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    Acoustic indices perform better when applied at ecologically meaningful time and frequency scales

    Metcalf, Oliver C, Barlow, Jos, Devenish, Christian ORCID logoORCID: https://orcid.org/0000-0002-5249-0844, Marsden, Stuart, Berenguer, Erika and Lees, Alexander C (2021) Acoustic indices perform better when applied at ecologically meaningful time and frequency scales. Methods in Ecology and Evolution, 12 (3). pp. 421-431. ISSN 2041-210X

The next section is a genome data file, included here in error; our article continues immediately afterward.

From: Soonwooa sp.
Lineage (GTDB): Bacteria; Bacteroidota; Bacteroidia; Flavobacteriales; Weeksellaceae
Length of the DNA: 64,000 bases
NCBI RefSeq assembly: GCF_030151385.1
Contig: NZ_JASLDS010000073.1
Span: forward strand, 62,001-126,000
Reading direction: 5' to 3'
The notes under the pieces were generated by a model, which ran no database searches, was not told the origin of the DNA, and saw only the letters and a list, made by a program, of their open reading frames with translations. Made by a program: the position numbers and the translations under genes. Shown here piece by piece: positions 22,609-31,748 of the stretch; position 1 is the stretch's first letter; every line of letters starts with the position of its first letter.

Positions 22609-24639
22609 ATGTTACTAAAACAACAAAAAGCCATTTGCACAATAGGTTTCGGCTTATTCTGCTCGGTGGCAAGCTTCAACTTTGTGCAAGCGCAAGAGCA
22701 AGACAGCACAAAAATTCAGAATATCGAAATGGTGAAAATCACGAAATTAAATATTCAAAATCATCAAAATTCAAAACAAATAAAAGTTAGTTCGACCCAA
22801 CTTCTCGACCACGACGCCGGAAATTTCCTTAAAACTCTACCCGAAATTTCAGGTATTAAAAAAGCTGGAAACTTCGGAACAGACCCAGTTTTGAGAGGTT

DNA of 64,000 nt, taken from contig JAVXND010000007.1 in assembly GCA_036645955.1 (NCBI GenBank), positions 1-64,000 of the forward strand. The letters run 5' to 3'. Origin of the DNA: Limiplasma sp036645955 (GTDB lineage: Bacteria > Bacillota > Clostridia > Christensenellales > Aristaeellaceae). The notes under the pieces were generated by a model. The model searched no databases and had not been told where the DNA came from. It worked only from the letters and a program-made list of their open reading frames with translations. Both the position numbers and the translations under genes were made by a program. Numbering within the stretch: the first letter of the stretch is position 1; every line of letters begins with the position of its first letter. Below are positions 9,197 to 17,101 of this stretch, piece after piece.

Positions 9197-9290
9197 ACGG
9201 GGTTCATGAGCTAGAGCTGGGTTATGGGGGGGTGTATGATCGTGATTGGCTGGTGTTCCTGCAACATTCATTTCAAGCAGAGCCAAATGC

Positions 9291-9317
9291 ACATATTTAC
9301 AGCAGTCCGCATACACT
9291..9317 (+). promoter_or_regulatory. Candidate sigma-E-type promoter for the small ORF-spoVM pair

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    Acoustic indices are increasingly employed in the analysis of soundscapes to ascertain biodiversity value. However, conflicting results and lack of consensus on best practices for their usage has hindered their application in conservation and land‐use management contexts. Here we propose that the sensitivity of acoustic indices to ecological change and fidelity of acoustic indices to ecological communities are negatively impacted by signal masking. Signal masking can occur when acoustic responses of taxa sensitive to the effect of interest are masked by less sensitive acoustic groups, or target taxa sonification is masked by non‐target noise. We argue that by calculating acoustic indices at ecologically appropriate time and frequency bins, masking effects can be reduced and the efficacy of indices increased. We test this on a large acoustic dataset collected in Eastern Amazonia spanning a disturbance gradient of undisturbed, logged, burned, logged‐and‐burned, and secondary forests. We calculated values for two acoustic indices: the Acoustic Complexity Index and the Bioacoustic Index, across the entire frequency spectrum (0‐22.1 kHz), and four narrower subsets of the frequency spectrum; at dawn, day, dusk and night. We show that signal masking has a large impact on the sensitivity of acoustic indices to forest disturbance classes. Calculating acoustic indices at a range of narrower time‐frequency bins substantially increases the classification accuracy of forest classes by random forest models. Furthermore, signal masking led to misleading correlations, including spurious inverse correlations, between biodiversity indicator metrics and acoustic index values compared to correlations derived from manual sampling of the audio data. Consequently, we recommend that acoustic indices are calculated either at a range of time and frequency bins, or at a single narrow bin, predetermined by a priori ecological understanding of the soundscape.

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